I “Pop” My Own Neck, Is This Ok? – “Self Adjusting”
Many people turn or twist their own heads to “pop” or “click” their own necks; sometimes because it feels good, sometimes for the “sound” effect or just out of habit.
“Did you know there are now soft tissue techniques called Tui Na? No twisting, no turning, “cracking” or “popping” of joints; instead, you receive gentle, specific corrections to your spine and structural system. Most are done with you standing or sitting.
The need to click one’s own neck is potentially a sign of an underlying problem. Often the feeling to “self-adjust” is due to too much stress on the joints in the spine. As a result the joints eventually become restricted and uncomfortable. If this “self treatment” continues, an irritated nerve with pain may result!
When you twist and “pop” your own neck you are mostly ‘clicking’ either the wrong joint above or below the restricted one that needs to move properly. Remember there are new ways to adjust the spine…
Old Healing = Joint Popping
New Healing = Soft Tissue Tapping
Why A Professional?
The proper procedure is to adjust the right joint in the right way (see image below). This relieves the restricted joint and frees up irritated nerves. In fact, the new healing style of adjustments does not involve the popping or cracking sounds anymore. The new technique is of a soft tissue approach which the patient feels only a comfortable tapping sensation.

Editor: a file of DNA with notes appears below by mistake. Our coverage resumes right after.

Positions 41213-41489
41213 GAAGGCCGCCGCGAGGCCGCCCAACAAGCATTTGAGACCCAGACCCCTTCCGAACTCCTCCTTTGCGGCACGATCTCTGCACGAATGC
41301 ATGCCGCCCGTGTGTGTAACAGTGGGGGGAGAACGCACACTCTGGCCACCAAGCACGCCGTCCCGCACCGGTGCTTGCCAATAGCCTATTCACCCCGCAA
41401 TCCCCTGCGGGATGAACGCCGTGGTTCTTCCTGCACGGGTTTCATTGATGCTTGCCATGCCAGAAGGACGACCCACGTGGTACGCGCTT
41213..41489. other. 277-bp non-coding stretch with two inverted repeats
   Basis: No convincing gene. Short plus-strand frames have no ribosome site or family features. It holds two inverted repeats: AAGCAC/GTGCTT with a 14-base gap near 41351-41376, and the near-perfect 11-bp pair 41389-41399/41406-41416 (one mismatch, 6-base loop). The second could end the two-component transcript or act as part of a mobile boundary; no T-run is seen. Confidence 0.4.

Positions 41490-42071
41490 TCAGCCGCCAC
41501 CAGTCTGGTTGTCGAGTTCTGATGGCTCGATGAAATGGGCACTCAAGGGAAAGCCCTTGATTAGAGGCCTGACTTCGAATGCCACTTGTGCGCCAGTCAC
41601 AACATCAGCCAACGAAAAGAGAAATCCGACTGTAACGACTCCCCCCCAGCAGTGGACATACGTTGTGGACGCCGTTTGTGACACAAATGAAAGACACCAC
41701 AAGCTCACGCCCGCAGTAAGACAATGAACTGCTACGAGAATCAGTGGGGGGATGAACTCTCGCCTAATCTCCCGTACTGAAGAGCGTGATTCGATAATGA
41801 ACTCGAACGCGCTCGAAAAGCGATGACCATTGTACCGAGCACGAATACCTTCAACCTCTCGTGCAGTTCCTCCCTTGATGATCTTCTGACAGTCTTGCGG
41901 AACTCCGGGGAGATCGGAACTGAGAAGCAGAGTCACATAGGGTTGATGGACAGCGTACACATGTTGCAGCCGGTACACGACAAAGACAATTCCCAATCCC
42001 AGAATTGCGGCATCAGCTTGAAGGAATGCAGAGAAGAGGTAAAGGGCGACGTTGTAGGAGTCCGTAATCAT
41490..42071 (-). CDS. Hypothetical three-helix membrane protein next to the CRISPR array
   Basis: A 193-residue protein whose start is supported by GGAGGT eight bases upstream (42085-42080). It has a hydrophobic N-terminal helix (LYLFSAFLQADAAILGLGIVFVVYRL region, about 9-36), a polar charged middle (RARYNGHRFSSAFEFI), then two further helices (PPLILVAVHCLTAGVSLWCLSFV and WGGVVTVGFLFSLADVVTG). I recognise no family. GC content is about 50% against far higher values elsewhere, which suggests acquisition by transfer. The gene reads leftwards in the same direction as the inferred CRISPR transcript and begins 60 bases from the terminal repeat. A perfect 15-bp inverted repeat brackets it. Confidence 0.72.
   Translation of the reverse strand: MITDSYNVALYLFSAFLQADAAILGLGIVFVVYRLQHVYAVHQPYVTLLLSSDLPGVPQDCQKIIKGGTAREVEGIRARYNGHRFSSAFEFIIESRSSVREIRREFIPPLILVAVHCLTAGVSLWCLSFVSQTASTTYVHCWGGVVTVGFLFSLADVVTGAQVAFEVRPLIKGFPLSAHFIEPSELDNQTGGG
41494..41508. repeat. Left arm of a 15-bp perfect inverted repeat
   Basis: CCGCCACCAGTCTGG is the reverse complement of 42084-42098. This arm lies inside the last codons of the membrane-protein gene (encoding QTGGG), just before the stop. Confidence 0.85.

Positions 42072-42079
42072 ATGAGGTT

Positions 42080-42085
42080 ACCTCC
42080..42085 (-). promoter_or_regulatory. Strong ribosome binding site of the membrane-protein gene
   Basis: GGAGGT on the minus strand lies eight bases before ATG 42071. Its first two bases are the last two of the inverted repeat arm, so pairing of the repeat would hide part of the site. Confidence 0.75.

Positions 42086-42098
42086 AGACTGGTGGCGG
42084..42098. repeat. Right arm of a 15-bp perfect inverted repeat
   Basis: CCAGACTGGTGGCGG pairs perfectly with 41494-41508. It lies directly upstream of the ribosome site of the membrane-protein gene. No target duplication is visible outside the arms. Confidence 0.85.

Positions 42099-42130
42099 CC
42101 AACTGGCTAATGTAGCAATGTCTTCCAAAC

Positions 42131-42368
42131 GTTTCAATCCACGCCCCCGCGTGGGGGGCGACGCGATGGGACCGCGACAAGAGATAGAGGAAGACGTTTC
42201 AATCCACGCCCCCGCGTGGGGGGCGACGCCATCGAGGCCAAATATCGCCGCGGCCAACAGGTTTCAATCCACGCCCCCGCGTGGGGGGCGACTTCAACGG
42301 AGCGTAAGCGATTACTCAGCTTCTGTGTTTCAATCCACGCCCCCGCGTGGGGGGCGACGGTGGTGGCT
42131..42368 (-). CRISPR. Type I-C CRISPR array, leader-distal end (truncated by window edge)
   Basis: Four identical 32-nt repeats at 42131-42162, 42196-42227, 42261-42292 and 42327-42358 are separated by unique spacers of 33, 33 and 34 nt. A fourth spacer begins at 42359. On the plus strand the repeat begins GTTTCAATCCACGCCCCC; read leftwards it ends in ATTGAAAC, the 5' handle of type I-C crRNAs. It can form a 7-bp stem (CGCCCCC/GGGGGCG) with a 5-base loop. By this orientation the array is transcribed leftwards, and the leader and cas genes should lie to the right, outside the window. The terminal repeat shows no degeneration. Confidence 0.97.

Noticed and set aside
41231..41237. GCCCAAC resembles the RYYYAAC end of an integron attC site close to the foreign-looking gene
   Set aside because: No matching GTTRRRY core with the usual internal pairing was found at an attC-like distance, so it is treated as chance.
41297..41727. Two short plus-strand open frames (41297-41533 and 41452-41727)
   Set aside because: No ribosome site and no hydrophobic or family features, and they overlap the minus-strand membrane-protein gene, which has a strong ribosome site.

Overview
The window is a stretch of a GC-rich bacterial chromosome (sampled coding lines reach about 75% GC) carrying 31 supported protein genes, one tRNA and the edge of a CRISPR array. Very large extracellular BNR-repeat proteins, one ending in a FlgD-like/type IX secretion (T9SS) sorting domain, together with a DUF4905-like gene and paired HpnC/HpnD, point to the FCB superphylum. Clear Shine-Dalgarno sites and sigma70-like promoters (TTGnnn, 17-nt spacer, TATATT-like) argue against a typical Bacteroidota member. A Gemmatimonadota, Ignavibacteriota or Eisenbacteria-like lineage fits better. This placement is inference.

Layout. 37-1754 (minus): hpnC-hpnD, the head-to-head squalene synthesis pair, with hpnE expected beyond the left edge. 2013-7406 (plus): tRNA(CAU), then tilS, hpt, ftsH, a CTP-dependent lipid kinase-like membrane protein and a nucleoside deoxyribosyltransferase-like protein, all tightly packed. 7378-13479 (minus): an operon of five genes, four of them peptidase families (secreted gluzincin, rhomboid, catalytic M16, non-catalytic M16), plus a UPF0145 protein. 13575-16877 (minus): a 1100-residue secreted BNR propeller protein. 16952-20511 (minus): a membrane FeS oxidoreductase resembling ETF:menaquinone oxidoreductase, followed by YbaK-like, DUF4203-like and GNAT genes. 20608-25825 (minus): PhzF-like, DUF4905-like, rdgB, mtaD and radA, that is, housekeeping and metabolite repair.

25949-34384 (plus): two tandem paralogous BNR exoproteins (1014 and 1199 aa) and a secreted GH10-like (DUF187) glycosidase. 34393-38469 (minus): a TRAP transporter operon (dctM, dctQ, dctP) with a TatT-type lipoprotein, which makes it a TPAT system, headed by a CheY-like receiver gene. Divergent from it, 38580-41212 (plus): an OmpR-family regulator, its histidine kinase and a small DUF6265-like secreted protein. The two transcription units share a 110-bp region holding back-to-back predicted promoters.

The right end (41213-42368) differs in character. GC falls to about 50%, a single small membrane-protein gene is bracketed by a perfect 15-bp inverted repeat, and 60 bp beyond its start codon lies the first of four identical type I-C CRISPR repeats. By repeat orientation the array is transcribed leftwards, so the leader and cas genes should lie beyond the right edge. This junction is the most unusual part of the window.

Is There A Problem Popping My Own Neck?
The danger of doing it yourself is you’re not specific to the correct joint that needs to be adjusted with the right amount of pressure. This is guessing and will cause damage either immediate or over time.
When a joint is restricted or not moving properly, the joints above and below work harder to compensate for the lack of movement in the stiff joint. So these joints are moving too much already and when you self adjust you are forcing them to move even further (see below).
This can, over time, cause stretching of the ligaments that support the spine and lead to instability and future problems.
Take a look at the spinal chart below. What part of your spine are you trying to adjust? What body parts are you affecting through your spinal nerves?
So What Should I Do If I Always Pop My Own Neck?
From what we’ve mentioned so far, you potentially have an underlying problem and are causing damage to the ligaments of your spine. The first step is to take a look at your posture to prevent unnecessary stress on your neck and shoulders.
The next step is to assess the movement and function of the joints of your spine. A doctor specializing in this area will recommend stretches, postural advice, and, if necessary, a course of targeted adjustments to restore the correct movement to your spine.
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